In a few years, you will no longer need to hide in the shade. Solar powered cars are on the horizon.
Not too long ago, back in 2015, the Roads and Transport Authority (RTA) revealed a shocking fact: Dubai has double the cars in London, with a vehicle density of 540 per 1,000 people. This is the highest in the region and one of the highest in the world. Most of those vehicles run on fossil fuels.
With electric vehicles (EVs) and hybrids slowly making their way into the transportation market around the world, solar cars could be the latest innovation to take hold.
Can this be a reality for the UAE and the GCC?
Traditional cars dominate
From an economic perspective, driving an EV is lighter on the wallet than driving a fuel-run car. With a recent study revealing that driving a Tesla Model 3 for 100 kilometers is 200% more economical than driving a petrol vehicle for the same distance, so why do fuel run cars still dominate the market?
The situation isn’t as clear-cut as it first appears. Electric cars, as a novelty and a relatively new technology, still command exorbitant prices. When compared with the much more affordable petrol and diesel vehicles, customers disregard the cost of fuel. The average-price fuel vehicle in the EU is currently around $25,000. In February 2017, the average price of an EV dropped by 11% according to $34,000, according to Kelley Blue Book.
EV vs. combustion engine
MR Raghu, managing director of Marmore Mena Intelligence said, “With Dubai prices for electricity and petrol, it would cost a $1.4 (Dh5.14) to drive a Tesla Model 3 for 100km. In comparison, the same distance in a petrol car would cost $4.3 (Dh15.78).”
“However, some of the top-selling cars in the UAE costs about one-third as much as Tesla. Considering the prices of the electric cars and the low fuel prices in the GCC region, the gain from the fuel costs, isn’t attractive enough for the buyers to opt for electric cars instead of petrol cars,” he added.
He further explained that based on the savings per 100km and the average price of the vehicles, it would take a UAE driver 2.2 million km’s to recover the additional cost incurred.
Yet, petrol sales have decreased since last year. 6,003 million liters of fuel were sold last year as against 6,463 million liters in the previous year, according to Abu Dhabi National Oil Company (ADNOC). This could be attributed to a slight rise in the use of public transportation, as well as an incremental increase in EV adoption.
Bloomberg predicts that by 2022 EVs will cost the same as fossil fuel cars, and Bloomberg New Energy Finance (BNEF) predicts that in just over two decades, EVs will make up more than half of all vehicles sold.
The perfect solar opportunity
Another major deterrent for customers is the lack of infrastructure support for this transportation method. While Managing Director of Dubai Electricity and Water Saeed Mohammad Al Tayer said that the emirate is planning to double the amount of charging stations to 200, the lack of charging points still represents the biggest hurdle the EV market in Dubai needs to overcome.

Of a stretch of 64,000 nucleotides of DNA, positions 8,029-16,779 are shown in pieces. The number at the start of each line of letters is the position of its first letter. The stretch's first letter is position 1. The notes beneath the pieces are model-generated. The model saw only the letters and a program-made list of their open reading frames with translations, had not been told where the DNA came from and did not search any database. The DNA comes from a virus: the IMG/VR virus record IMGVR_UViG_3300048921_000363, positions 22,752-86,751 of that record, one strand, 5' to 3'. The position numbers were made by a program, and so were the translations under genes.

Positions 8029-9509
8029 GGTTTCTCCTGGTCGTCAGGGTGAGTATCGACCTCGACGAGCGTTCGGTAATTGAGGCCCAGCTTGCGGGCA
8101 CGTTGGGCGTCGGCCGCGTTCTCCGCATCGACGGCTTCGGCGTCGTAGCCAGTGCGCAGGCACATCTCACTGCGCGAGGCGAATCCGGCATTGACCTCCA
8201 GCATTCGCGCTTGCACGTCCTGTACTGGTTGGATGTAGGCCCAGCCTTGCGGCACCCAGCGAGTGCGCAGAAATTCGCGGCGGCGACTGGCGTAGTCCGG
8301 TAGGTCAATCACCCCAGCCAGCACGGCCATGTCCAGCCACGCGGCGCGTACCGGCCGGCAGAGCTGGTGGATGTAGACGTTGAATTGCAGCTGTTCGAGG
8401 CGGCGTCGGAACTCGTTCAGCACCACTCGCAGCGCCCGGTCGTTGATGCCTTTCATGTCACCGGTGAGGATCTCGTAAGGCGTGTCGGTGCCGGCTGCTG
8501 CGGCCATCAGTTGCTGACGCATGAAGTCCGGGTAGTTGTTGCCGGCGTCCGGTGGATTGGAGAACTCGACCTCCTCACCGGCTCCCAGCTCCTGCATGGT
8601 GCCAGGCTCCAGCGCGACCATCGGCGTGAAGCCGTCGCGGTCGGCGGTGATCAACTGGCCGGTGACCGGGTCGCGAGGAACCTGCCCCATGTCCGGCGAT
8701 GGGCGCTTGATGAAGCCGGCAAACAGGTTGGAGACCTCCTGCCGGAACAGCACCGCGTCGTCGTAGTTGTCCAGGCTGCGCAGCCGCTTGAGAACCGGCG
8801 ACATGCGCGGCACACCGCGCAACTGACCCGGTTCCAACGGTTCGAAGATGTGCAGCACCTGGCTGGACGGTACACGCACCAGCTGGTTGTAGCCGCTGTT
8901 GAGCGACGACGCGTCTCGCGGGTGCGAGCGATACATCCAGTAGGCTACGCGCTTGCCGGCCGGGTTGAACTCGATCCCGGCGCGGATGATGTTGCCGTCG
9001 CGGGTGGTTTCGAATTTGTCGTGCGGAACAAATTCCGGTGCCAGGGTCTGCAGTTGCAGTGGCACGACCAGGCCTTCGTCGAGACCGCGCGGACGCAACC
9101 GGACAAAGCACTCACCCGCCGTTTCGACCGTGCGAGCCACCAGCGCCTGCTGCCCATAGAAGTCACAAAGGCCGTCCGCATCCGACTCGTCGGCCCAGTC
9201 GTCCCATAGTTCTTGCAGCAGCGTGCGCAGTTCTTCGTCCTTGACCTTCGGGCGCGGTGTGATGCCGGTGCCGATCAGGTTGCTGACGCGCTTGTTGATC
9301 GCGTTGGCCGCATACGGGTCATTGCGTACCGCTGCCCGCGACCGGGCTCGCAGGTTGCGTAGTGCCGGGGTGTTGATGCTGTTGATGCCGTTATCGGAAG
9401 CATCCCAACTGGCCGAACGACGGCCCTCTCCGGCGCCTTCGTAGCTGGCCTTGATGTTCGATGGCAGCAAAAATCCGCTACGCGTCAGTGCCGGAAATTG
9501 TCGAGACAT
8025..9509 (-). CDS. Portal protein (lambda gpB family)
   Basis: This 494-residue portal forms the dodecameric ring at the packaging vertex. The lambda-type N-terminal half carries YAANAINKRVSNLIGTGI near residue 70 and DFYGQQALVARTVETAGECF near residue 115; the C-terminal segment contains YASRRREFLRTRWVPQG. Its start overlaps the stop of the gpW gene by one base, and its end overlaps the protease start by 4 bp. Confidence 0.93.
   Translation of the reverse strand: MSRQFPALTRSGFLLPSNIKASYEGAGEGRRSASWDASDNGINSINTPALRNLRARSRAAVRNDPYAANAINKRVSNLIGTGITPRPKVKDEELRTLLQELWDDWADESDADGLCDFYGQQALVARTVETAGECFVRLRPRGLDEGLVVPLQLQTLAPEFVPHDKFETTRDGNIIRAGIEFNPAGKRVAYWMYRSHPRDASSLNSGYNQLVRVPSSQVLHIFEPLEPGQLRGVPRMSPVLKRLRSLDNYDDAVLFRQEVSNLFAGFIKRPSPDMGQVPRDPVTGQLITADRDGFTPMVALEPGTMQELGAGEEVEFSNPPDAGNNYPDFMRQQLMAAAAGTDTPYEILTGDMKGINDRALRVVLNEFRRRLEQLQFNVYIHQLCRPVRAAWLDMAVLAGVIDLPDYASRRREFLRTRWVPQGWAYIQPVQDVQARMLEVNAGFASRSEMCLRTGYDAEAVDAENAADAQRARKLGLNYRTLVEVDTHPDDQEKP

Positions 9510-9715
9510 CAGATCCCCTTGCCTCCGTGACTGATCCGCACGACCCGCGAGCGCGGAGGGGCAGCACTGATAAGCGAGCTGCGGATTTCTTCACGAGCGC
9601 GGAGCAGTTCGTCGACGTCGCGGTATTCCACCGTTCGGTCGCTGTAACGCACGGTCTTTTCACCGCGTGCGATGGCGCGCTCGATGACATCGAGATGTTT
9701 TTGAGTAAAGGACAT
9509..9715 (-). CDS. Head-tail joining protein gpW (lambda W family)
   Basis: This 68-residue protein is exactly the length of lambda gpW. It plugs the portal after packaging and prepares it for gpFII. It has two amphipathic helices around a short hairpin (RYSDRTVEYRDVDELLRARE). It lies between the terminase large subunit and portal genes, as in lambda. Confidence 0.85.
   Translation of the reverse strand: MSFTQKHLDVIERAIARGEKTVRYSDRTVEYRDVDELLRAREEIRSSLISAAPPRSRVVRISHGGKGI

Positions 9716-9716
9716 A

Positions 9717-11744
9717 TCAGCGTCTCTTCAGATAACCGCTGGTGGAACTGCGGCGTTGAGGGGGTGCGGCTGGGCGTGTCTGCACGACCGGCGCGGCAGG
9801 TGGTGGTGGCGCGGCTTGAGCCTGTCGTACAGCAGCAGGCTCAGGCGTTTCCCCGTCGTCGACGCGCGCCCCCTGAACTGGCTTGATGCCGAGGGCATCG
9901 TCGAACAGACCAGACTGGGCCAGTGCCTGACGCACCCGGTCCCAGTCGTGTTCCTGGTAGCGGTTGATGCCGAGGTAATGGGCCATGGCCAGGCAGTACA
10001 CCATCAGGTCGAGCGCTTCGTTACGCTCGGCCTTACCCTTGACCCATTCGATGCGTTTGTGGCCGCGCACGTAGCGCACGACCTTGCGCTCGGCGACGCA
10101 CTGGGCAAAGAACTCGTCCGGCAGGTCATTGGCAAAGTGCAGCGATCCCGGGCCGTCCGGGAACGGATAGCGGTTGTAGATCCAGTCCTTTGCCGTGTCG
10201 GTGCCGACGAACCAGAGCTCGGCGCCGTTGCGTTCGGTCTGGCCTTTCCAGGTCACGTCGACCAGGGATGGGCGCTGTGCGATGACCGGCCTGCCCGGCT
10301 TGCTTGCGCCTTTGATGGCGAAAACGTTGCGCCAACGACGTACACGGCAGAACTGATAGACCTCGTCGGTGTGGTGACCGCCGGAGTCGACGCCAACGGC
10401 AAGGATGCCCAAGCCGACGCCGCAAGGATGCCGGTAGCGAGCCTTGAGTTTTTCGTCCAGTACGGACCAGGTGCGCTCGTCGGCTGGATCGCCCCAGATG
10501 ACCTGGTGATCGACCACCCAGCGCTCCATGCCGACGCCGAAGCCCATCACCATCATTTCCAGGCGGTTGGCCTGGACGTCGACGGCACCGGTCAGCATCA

One of the other factors contributing to customer doubts in relation to EVs is the limited range of these cars, as the extensive use of air conditioning limits the range and electric vehicle can cover.
Solar to the rescue
This is where Solar vehicles come in. Given the excessive sun rays in the region, customers could have the solution to fuel spending in their hands.
Solar cars are inherently electric vehicles at the end of the day. However, they bypass this need and inconvenience of finding a charging station before you’re left stranded in the middle of nowhere.
Sono Motors’ new solar car, the Sion, is hoping to achieve this, with the car set to launch in Europe during 2019. The Germans aren’t the only ones running in the solar race, as Dutch manufacturer Lightyear is also expecting to debut its solar car soon, in 2020.
Both the Lightyear One and Sion vehicles are covered in solar panels that can either power the car directly, or charge the onboard battery.
Solar a reality, but still got a ways to go
Research into solar cars is still in its infantile stages, and manufacturers need more time to make their production more efficient and their price affordable for consumers.
A major concern with solar vehicles has been their weight and surface area. As a technology that is even more recent than the electric and hybrid, solar vehicles have traditionally struggled with creating solar panels that are compact enough to fit into a car, while also generating enough energy to run a passenger vehicle.
It’s due to this that these vehicles have had to be relatively lightweight in recent years, which directly contradicts safety expectations from customers and government bodies. Some have even been only able to carry 1 or 2 passengers at max.
Furthermore, excessive heat such as in the UAE affects the efficiency of energy generation in solar panels. This could require manufacturers to tailor design vehicles to be sold in hotter regions.
If customers are finding electric vehicles expensive, they have yet to hear of the price of solar cars. The Lightyear One is set to release at a whopping $140,000, excluding taxes, the World Economic Forum reports. The Sion will be more affordable, at around $25,000.
UAE on the EV hype train
The federal government has ordered all of its ministries and federal government entities to replace 10% of its fleet with EVs while the long term plan is to replace 20% of all government vehicles with EVs.
In Dubai, the government has mandated all its departments and agencies to include 10%EVs in its fleet by 2020.
According to the Dubai Supreme Council of Energy, an estimated 2,100 EVs will be joining Dubai Government’s fleet by 2020.
As of September 2017, Dubai had 274 EVs and 431 hybrid vehicles registered in the emirate.